Mongolia's ruling party wins elections as rioting subsides

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Thursday, July 3, 2008

Headquarters of the Mongolian People's Revolutionary Party, which was burned in the riots.

Mongolia's ruling People's Revolutionary Party (MPRP) has been declared winners of the country's legislative elections, two days after allegations of vote-rigging leveled against the ruling party sparked violent protests in the capital of Ulaanbaatar.

Preliminary results show the MPRP with 47 seats out of 76 in the State Great Khural, General Election Committee spokesman Nergui reported. The opposing Democratic Party won 26 seats, Nergui said, with the remaining seats divided between minor parties. The official results are expected to be revealed tomorrow. Nevertheless, the preliminary results indicate a decisive victory for the former communist party.

International observers say the vote was largely fair. There were some irregularities reported, but according to William Ifante, Mongolia director of The Asia Foundation, "they were in no way widespread" and the election "appeared to have been transparent and free throughout."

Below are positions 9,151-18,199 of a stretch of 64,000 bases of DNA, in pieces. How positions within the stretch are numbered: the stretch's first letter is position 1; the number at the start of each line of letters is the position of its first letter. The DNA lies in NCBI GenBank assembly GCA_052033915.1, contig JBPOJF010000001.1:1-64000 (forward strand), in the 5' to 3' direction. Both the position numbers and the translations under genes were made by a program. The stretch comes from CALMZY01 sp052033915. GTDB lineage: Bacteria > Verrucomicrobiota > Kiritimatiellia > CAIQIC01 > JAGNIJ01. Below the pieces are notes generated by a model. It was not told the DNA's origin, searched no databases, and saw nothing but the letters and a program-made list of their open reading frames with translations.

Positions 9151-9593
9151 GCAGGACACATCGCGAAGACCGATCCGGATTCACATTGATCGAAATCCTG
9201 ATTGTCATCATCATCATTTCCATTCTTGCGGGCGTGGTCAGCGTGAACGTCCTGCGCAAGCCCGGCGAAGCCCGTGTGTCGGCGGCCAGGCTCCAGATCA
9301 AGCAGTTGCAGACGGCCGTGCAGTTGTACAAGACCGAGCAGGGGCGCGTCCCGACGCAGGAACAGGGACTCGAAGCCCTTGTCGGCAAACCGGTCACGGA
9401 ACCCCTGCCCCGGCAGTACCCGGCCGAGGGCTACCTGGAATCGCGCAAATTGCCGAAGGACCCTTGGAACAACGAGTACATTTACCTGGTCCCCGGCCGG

Tsakhiagiyn Elbegdorj, leader of the Democratic Party, believes the election was "stolen".
Image: Vincent H. Miller.

This did not stop Democratic Party supporters from taking to the streets on Tuesday in protest of alleged election fraud. Rioters clashed with police, setting fire to the MPRP headquarters and a cultural center. Five people were killed in the violence, over 300 were injured, and around 700 protesters were detained. President Nambaryn Enkhbayar declared a four-day state of emergency in the capital, which will stay in effect until Saturday.

Calm has since been restored in Ulaanbaatar, although a heavy police presence remains in the city. "Life is steadily coming back to normal. Military equipment has been moved from the city and traffic restrictions have been lifted," said Justic Minister Monkh-Orgil. Protests have been banned during the state of emergency, but Democratic Party leader Tsakhiagiyn Elbegdorj does not expect a recurrence of the violence.

However, Elbegdorj still asserts that the elections were marred by fraud, and he is demanding a recount. "I am deeply saddened that this vote was stolen," he said. "It was stolen and there needs to be a recount. The result is false."


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